PRO football looks like an effete sport this fall compared with Washington politics. Nominees for the most august of American institutions, the Supreme Court, have been manhandled like rookie quarterbacks on third down with long yardage.
And we're not even talking about the gang-tackling among the presidential candidates, leaving two contestants limping off the playing field for the rest of the game.
When anybody brings up how rough the going is getting, somebody else gives the simplistic answer: Well, that's '80s journalism for you. Cameras with prying minds everywhere, keeping public figures under 24-hour surveillance - and no more gentleman's code to restrain the press from tattling all.
The other, even more popular answer appears to be: This is the year of the ``character issue'' - as if that issue were as recent an invention as the telephoto lens.
We are so eager to make everything up to date - even our excuses.
The fact is, the ``character issue'' has loomed large in elective politics from the very start, and in resolving who has character - and above all, who hasn't - American democracy resembles no sport more than mud-wrestling.
George Washington, everybody's plaster saint today, had to fight rumors that questionable business deals brought him his Shenandoah Valley land, and worse, that in his youth, he was somewhat too involved with his best friend's wife.
Few presidents have escaped gossip, including such men of conspicuous character as Abraham Lincoln and Woodrow Wilson.
``Any man familiar with public life realizes the foul gossip that ripples beneath the surface about almost any public man'' - this is not the protest of a Hart or Ginsburg but of Theodore Roosevelt, who was accused of drinking to excess, the second favorite topic of scandal-mongers next to adultery.
Indeed, the substantive complaints in the attempted impeachment of Andrew Johnson got overshadowed by the more sensational charge that he was a drunk.
The problem with the ``character issue'' is not that we take it too seriously but that we don't take it seriously enough, making our criteria too narrow.
It is as if we think America is still a theocracy run by puritan ministers, with Cotton Mather remaining an all-sufficient model for the White House. Such a model might assure us Calvin Coolidge for life.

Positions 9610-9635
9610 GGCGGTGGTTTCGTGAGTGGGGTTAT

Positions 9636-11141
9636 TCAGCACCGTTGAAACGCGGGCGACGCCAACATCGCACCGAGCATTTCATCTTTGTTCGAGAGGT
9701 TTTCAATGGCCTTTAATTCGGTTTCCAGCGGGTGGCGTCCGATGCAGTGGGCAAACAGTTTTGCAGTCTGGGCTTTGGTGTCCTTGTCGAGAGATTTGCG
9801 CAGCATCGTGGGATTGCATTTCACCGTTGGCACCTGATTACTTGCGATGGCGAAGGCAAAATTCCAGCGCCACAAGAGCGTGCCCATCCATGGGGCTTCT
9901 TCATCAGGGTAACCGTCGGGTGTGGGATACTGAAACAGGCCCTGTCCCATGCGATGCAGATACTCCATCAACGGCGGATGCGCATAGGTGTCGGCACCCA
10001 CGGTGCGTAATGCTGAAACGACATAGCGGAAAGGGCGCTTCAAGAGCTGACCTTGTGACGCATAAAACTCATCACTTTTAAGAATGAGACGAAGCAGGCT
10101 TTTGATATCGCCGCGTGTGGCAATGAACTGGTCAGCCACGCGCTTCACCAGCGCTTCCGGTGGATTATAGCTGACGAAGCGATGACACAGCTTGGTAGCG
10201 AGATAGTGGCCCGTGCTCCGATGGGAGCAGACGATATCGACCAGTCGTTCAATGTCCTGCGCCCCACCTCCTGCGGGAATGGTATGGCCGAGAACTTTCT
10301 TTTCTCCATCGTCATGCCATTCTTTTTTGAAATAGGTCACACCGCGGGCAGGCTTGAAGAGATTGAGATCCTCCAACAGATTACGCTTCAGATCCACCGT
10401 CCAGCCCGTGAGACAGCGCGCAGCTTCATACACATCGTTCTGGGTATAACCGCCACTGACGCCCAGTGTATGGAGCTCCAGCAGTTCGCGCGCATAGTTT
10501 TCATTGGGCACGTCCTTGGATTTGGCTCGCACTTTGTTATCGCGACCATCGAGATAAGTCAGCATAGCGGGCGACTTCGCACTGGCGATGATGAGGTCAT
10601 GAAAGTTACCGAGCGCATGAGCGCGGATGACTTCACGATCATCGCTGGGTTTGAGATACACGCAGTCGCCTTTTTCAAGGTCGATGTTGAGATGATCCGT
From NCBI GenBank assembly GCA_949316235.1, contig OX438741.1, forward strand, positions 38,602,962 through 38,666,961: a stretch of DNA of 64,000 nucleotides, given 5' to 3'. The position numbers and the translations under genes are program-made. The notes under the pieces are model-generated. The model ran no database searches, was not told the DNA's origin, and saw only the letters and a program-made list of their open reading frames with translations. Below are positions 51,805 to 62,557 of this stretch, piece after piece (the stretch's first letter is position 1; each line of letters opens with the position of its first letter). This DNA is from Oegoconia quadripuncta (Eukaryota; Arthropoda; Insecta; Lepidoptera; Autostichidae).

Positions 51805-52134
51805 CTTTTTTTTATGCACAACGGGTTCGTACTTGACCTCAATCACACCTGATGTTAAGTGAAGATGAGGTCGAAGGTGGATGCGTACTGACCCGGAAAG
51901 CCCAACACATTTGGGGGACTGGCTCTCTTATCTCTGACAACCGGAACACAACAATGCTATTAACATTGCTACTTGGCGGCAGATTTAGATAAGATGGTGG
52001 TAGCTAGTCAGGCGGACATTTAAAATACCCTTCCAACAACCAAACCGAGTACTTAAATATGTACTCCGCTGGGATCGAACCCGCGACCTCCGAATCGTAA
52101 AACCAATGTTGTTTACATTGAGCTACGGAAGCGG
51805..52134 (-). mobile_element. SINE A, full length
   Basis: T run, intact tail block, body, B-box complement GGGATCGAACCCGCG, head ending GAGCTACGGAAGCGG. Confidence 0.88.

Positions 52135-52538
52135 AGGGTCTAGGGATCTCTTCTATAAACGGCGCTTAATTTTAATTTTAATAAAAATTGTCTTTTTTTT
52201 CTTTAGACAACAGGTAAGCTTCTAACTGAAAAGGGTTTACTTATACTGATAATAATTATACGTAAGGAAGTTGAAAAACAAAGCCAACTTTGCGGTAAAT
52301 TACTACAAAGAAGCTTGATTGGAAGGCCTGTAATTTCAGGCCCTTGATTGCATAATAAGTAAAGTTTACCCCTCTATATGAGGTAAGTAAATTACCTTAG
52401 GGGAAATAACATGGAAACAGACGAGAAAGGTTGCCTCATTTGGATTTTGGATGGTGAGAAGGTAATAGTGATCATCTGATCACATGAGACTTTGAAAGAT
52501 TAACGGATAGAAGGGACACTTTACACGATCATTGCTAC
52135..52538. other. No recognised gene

The ``character issue,'' taken too glibly, has produced a political rhetoric in which candidates habitually embrace ``principles'' instead of ``expediency'' and sacrifice self-interest in the cause of ``public service.''
Not a word about ambition or love of power!
And so the distance between the ideal and the practice grows, producing the usual results of such a split - hypocrisy on the politician's part and cynicism on ours.
Demanding heroes, we do not reward our leaders for being just plain competent - and we do not allow them to be just plain human.
No wonder, in politics, acting experience counts.
Democracy ``works,'' as we keep telling ourselves, and we are mostly right. There is no overwhelming evidence that Gary Hart or Joseph Biden should be president, nor is it urgently in the general interest of the nation that Robert Bork or Douglas Ginsburg has to be the next Supreme Court justice. But a communal cost has been paid in the way they were rejected, as if a kind of punitive ritual were being acted out.
When Congresswoman Patricia Schroeder decided not to run for the Democratic nomination for president, an emotional scene ensued, for which she was generally criticized, as if her tears disqualified her anyway according to the terms of the ``character issue'' - she was just too ``soft.''
Under the circumstances, nobody paid much attention to the substance of her remarks, nor has anybody followed up on them since. What she seemed to be saying was that she could find no way to run for president and keep her shape as a person - remain a complete human being.
What an awful indictment of public life!
If, in fact, this was what brought her to tears, we might well ask whether, as was assumed, she was crying for herself or shedding her tears for all of us.
A Wednesday and Friday column